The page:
Ventanilla, Peru. June 2018

Campaign Hernia surgery, Ventanilla June 2018

The campaign of Hernia International and Cirujanos en Acción took place in the public hospital of the Ventanilla neighbourhood in Lima, Peru, from 11th 21th last June. 8 days of full work.

Team: General Surgeons: Jose Mª Perez Alfranca (CA), Nicola Clemente (HI), Juan Porta Medina (CA), Irene Miron (R4), Laia Torrent (R3), María Pitarch Martínez (R4)             Anaesthesists: Beatriz Fort Pelay (CA),   Javier Mora Burbano (CA), Guadalupe Sedeño(CA).

The group arrived in Lima on the 9th and 10th last June and lodged in the Miraflores neighbourhood at about 20 km from the hospital.

The Ventanilla public hospital is 11 years old, it has about 10 royal beds for the surgical service, with 14 surgeons, 6 anaesthetists and 17 nurses. They are very well prepared at their level (level II), and very specially the one of the infirmary with excellent collaborators. We would like to express here our appreciation for such professionals. 

The social and financial traits of the neighborhood are rather low, being in the periphery of the area controlled by the Barrio del Callao with its tendency for independence, self-control and closeness to the harbor and the airport.

The daily trip from our quarters to the hospital through a thick traffic took between 30 and 45 minutes. We reached the Centre before 8 a.m. and started our work at once. We dealt with 20 to 25 patients, and we finished at 4 or 5 p.m. Between 2 and 3 we had lunch. We want to express our thanks for the menu as well as to the staff.

The surgical staff deserves special mention, particularly Doctor Bernaola.

The operation theater has 5 rooms. We operated in 3 of them, and occasionally in 4 with the collaboration of local surgeons. The 5th was reserved urgencies which, as is usually the case, were gynecological urgencies.

The patients were listed in a waiting list which had been prepared through an “Informative Campaign” through local media of the Callao Regional Government which insisted on the gratuity of our work. This gratuity did not reach the intervention as such and the anaesthetic and surgical material which the patient usually has to pay from his pocket in spite of it being a public hospital.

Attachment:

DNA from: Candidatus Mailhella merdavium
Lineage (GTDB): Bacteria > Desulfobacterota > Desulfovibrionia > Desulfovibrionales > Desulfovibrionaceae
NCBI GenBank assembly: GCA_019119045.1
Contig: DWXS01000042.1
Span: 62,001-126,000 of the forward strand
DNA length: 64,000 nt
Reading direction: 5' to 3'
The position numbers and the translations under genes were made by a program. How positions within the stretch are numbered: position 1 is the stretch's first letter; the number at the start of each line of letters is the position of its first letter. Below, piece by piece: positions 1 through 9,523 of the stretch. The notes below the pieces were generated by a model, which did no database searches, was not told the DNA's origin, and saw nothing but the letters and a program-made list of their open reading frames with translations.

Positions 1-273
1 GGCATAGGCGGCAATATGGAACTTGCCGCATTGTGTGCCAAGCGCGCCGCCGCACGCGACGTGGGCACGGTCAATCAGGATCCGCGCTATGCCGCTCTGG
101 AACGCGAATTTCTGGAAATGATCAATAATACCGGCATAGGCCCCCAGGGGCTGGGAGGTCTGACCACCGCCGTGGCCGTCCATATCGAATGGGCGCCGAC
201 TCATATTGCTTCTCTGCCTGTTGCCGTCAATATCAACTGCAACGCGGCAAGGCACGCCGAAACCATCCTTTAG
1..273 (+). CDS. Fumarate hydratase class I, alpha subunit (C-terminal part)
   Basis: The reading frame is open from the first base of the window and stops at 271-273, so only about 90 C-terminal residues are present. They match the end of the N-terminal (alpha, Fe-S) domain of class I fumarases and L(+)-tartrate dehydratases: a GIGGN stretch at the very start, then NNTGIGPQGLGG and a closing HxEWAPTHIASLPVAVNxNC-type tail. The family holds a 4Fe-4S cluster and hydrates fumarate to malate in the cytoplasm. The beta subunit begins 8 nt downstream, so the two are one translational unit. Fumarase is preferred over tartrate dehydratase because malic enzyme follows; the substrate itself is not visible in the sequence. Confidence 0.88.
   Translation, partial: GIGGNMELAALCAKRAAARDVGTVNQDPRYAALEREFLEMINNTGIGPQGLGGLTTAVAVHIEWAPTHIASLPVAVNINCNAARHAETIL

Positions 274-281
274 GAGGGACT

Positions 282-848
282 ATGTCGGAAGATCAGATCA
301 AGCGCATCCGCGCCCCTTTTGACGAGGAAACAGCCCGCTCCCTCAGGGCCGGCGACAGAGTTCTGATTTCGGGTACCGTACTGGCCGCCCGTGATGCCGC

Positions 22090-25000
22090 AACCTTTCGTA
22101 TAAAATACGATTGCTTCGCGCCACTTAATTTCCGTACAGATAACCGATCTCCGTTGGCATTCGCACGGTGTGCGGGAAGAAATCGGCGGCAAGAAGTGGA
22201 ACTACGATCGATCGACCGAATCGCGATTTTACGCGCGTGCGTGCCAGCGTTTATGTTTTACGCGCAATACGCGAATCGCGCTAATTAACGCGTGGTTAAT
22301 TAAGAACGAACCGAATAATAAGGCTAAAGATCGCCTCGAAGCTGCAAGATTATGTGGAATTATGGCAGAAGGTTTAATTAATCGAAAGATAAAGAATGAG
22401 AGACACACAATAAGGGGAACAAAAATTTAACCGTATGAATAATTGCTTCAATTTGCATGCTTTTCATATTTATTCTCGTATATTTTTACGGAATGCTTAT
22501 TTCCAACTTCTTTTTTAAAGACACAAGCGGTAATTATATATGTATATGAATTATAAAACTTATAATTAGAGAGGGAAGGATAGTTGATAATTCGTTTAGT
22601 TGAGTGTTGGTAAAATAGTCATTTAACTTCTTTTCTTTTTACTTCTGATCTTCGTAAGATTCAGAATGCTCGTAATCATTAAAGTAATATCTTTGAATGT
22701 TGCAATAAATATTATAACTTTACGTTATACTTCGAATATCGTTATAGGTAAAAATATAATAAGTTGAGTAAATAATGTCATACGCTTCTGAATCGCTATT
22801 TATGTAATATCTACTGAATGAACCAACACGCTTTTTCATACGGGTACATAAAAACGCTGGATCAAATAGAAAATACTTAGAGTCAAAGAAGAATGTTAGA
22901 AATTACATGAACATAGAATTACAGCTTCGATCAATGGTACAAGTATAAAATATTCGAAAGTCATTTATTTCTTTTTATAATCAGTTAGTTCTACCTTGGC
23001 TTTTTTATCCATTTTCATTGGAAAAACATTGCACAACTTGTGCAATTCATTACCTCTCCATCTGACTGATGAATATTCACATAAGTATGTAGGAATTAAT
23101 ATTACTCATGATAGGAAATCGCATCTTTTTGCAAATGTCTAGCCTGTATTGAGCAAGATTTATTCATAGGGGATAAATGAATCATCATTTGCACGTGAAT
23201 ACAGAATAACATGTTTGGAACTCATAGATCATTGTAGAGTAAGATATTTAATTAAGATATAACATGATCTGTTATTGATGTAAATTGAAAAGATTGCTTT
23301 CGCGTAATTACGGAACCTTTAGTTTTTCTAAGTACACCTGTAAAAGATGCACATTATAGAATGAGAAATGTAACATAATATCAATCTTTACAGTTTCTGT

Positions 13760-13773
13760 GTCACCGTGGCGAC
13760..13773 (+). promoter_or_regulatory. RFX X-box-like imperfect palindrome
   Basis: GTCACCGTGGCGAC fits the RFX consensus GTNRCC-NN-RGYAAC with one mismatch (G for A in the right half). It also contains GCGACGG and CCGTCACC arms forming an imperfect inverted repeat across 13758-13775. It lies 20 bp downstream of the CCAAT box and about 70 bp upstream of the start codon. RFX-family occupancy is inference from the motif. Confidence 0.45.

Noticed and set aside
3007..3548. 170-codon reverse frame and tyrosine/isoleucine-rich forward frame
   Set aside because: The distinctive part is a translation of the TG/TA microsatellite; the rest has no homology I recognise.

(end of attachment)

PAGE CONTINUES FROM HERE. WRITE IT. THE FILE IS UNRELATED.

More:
The list included local patients who had been previously examined the surgeons from the Department in their pathology and preoperatory. Both were seen by our group who approved them all except for two cases in which the previous pathology was not found.

About 170 patients from about 150 (as recorded in another document) were treated. The group contributed anaesthetic material, medicines and sutures. We used the instruments of the Centre.

The results of the campaign are recorded in a separate document.

As a commentary on procedures we must say that they were chiefly ambulatory and relatively simple, against what one expected to find in such a depressed zone. Factors like the difficulties to remain hospitalized postoperationally 24-48 h. made it impossible to treat other pathologies as we would have wanted.

With due protocol we were welcomed and given farewell by the Direction and Head of service in two official meetings, and we treated to night supper on the 21st.

We end by saying that our group of voluntaries has shone an excellent technical level and a human quality which have made of those days a fantastic experience.

My personal greeting for all of them. They have been fantastic companions.

Dr. José María Pérez Alfranca

Team Leader

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